Review: ‘The Saint in New York’

A rugged gangster melodrama, highly fantastic in plot but intriguing, has been skillfully shaped from the Leslie Charteris novel about a modern Robin Hood whose dish is rubbing out baddies. It makes no pretentions to being more than a B picture.

A rugged gangster melodrama, highly fantastic in plot but intriguing, has been skillfully shaped from the Leslie Charteris novel about a modern Robin Hood whose dish is rubbing out baddies. It makes no pretentions to being more than a B picture.

Making a good team, Louis Hayward and Kay Sutton are romantically paired. Throughout the picture there are numerous murders, mostly the higher-ups in a mob of racketeers, but also there are some incredible escapes by the Saint. To some extent, Hayward has too much the appearance of a college freshman to suggest that his exploits in wiping out gangsters and escaping from tight pinches could be anything but imaginative.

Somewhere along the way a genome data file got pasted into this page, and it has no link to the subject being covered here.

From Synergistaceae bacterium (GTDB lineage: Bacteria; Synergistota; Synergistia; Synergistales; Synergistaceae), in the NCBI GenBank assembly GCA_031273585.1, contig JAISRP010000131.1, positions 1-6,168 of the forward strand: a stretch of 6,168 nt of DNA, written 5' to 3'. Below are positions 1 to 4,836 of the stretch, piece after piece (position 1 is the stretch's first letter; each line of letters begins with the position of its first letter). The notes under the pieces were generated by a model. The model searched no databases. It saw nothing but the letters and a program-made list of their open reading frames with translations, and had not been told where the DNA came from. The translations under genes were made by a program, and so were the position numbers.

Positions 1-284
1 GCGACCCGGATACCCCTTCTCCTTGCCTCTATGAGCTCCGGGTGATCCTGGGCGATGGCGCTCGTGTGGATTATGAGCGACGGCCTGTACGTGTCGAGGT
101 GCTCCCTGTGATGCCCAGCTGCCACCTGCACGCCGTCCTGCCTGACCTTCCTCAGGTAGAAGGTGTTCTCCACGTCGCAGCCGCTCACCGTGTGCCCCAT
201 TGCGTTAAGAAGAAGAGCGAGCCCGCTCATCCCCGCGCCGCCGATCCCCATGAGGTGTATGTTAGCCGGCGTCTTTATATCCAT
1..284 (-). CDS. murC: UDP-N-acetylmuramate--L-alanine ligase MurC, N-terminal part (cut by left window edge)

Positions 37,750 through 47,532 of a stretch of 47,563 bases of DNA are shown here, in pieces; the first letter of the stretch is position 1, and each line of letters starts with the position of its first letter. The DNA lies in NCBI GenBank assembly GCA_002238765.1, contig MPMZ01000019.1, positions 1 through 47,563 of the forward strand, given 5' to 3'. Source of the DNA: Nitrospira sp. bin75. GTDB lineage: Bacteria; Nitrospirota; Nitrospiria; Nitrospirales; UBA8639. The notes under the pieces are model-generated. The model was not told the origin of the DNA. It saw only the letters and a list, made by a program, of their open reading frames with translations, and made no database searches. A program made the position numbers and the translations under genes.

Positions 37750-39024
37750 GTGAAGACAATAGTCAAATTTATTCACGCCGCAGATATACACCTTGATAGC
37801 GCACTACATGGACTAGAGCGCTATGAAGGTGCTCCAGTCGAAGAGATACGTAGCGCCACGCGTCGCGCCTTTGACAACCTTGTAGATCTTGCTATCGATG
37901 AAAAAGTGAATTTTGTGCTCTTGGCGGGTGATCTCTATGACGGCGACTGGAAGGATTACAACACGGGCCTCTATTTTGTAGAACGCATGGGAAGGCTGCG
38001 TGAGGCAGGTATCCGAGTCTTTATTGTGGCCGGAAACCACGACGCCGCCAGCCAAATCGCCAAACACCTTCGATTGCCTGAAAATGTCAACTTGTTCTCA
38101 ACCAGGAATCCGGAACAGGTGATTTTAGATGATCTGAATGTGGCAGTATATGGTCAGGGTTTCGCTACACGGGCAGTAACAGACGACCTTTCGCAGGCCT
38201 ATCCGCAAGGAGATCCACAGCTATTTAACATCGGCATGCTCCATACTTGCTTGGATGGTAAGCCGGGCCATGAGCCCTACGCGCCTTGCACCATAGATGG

Cast is made up chiefly of gangster characters, including Sig Ruman, who’s excellent, Paul Guilfoyle, an old favorite, Jack Carson and Ben Welden. Jonathan Hale plays a police inspector whose part is highly fictional in character.

The Saint in New York

Production

RKO. Director Ben Holmes; Producer William Sistrom; Screenplay Charles Kaufman, Mortimer Offner; Camera Joseph August, Frank Redman; Editor Harry Marker

Crew

(B&W) Available on VHS. Extract of a review from 1938. Running time: 72 MIN.

With

Louis Hayward Kay Sutton Sig Ruman Jonathan Hale Jack Carson

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